#BookBingoNW2017: Read a book adapted into a movie

Not to be overly critical of a billion dollar industry or anything, but I think Hollywood has an originality problem. Books with any kind of following are immediately optioned for films – think Gone Girl, Girl on the Train, and The Martian. In other words, we’re not lacking for books that will satisfy the “Adapted into a Movie” book bingo square.

And if you’re like me, if you’ve loved the book, you’ve got some high expectations for the film. The titles I’ve suggested here are complex books made into films that didn’t disappoint.

Daniel Woodrell’s Winter’s Bone follows 17-year-old Ree Dolly through a poverty-stricken Ozarks landscape on a desperate quest to find her father. The highly acclaimed southern gothic film directed by Debra Granik featured Jennifer Lawrence in her breakout role. Continue reading “#BookBingoNW2017: Read a book adapted into a movie”

Page to Screen: My Cousin Rachel.

It was my idea, after all. Lately as we’ve seen readers and filmgoers gobbling up great twisty psychological suspense such as Gone Girl and The Girl on the Train, I kept thinking they should make a fresh version Daphne Du Maurier’s classic tale of the devious anti-heroine known as My Cousin Rachel. Sixty-five years after its original publication, the book stands up extremely well, and makes a terrific suggestion for fans of gothic film and fiction including such modern descendants as Kate Morton, Sarah WatersLauren Forrey, Eleanor Wasserberg, Catronia Ward, John Harwood. I mean, it pretty much has it all – lush historical trappings, an irresistible villainess, passion, poison –  and it is desperately overdue for a fresh version. Check out the trailer for this 1952 potboiler starring Olivia deHavilland and “bright new star” Richard Burton (“Was she woman, or witch!? Madonna or murderess!? … She gives men the promise of ecstasy, and a life of torment!”)

Hugely fun on a rainy Saturday afternoon, but we’re definitely ready for something a bit more contemporary. I can’t wait to see the new film with Rachel Weisz and Sam Claflin, which looks gorgeous and treacherous, as it should:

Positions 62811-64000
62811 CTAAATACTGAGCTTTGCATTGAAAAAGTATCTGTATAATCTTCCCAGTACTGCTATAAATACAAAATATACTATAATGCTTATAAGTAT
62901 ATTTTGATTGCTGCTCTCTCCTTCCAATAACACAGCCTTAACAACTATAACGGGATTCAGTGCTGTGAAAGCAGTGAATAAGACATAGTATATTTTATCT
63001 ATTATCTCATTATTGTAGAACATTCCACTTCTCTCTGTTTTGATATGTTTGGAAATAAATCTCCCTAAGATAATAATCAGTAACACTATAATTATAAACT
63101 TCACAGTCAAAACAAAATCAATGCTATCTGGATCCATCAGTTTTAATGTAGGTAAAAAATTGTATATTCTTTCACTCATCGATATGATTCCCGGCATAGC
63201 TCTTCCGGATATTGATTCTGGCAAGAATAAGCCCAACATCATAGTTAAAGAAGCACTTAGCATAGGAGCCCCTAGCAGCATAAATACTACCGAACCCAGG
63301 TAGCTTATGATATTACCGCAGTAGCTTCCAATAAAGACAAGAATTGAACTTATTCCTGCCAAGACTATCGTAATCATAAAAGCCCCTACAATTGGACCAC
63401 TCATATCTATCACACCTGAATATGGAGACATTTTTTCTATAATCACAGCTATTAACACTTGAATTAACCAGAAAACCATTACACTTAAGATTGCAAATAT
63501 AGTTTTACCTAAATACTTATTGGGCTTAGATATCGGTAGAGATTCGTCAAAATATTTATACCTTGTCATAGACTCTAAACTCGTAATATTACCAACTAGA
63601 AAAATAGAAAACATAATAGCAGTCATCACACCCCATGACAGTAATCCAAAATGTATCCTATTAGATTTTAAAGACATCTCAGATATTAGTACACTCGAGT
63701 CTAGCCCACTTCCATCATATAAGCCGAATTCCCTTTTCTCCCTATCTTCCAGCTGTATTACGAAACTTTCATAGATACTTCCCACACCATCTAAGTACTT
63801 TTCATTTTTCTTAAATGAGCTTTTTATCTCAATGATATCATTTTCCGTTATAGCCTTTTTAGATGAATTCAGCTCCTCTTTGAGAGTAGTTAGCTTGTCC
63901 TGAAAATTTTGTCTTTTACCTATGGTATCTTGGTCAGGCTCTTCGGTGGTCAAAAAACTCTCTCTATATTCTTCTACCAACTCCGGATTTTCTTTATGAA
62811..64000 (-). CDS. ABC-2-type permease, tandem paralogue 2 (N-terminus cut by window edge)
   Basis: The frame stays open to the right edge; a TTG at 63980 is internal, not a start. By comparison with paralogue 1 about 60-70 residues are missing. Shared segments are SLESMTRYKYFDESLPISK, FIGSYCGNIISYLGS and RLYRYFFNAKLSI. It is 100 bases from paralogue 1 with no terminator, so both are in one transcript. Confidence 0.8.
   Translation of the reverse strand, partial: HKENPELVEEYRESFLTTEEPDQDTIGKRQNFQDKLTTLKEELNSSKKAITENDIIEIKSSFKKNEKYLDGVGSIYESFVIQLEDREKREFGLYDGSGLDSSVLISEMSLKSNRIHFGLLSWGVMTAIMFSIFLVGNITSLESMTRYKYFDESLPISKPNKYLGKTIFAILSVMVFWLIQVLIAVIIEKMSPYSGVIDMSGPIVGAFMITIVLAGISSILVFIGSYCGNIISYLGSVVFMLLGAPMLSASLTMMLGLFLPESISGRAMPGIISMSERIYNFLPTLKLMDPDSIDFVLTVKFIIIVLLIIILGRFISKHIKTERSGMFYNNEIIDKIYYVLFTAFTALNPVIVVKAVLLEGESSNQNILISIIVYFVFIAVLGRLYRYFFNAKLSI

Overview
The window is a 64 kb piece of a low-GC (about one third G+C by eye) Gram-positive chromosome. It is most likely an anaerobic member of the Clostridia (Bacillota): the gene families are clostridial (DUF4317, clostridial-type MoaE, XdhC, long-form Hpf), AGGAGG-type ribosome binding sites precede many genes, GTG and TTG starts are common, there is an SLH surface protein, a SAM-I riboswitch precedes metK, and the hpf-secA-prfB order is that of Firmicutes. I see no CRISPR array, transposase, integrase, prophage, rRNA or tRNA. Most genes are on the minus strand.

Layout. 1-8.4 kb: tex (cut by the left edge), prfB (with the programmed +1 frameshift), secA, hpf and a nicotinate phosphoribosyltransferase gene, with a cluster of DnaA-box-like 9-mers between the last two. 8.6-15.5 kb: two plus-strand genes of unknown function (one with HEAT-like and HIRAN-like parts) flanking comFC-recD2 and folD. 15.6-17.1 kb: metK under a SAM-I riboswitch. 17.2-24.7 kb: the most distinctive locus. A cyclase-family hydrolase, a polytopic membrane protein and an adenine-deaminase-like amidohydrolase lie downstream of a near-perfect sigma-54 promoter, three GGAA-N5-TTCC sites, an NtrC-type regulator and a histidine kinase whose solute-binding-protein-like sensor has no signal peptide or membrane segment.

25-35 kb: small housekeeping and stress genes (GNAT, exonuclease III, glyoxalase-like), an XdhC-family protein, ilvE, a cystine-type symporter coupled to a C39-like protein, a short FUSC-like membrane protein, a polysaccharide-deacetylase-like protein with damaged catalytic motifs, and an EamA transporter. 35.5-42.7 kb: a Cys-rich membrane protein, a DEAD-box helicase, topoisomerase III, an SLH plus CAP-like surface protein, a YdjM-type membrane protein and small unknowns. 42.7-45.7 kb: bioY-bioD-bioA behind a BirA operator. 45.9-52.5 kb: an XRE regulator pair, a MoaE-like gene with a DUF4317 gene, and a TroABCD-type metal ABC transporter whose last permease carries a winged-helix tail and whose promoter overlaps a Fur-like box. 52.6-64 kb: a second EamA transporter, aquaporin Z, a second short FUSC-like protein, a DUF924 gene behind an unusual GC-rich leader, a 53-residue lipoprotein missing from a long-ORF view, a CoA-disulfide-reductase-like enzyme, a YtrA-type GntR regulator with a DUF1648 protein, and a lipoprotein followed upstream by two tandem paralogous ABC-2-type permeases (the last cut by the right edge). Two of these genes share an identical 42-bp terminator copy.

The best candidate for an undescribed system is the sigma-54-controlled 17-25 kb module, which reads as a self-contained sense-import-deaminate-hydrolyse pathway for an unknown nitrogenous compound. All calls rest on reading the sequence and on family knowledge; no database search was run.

. Continue reading “Page to Screen: My Cousin Rachel.”

Books to Movies: 2017 and Beyond

Want to catch up on must-reads books before they become movies? Are you excited to see – or dreading to watch – your favorite characters come to life? Here are some of the most anticipated adaptations coming to a screen near you. Check out the books now, while there’s still time! Continue reading “Books to Movies: 2017 and Beyond”

Book Bingo: Turned into a Movie

– Posted by Misha.

Book Bingo Turned MovieThis summer The Seattle Public Library, in partnership with Seattle Arts & Lectures, is excited to offer a summer reading program for adults called Summer Book Bingo! In order to help you along on your quest to complete your bingo sheet, we have pulled together some book suggestions based on each category. Stay tuned for more throughout the summer!

Every year I love to put together our Oscars slash “Made into a Movie” display at the Central Library, so I was thrilled to see “Turned into a Movie” as a Summer Book Bingo category. What is amazing every year is to see just how many films are made with novels, nonfiction, short stories or comics as source material. Hollywood has caught on to what so many readers already know–that some of the best stories are already out there and that fans of the book will usually go see the movie, too.

12700353     6587879   52258  18007564 Continue reading “Book Bingo: Turned into a Movie”

Romantic Wednesdays: If You Liked The Fault in Our Stars

Posted by Eric G.

John Green’s popular and acclaimed novel The Fault in Our Stars gets the big screen treatment this week! Here are some books that form a complementary reading constellation.

The Fault in Our Stars by John GreenSomebody Up There Hates You by Hollis SeamonThe Summer I Found You by Jolene B. Perry

Somebody Up There Hates You by Hollis Seamon

On the surface this story of cancer-stricken teens seems very similar to Green’s novel, but this humorous, moving story stands on its own. The snarky narrator Richard doesn’t have long to live, but is making the most of his remaining days in the hospice wing with Sylvie, another teen awaiting the same fate. Continue reading “Romantic Wednesdays: If You Liked The Fault in Our Stars”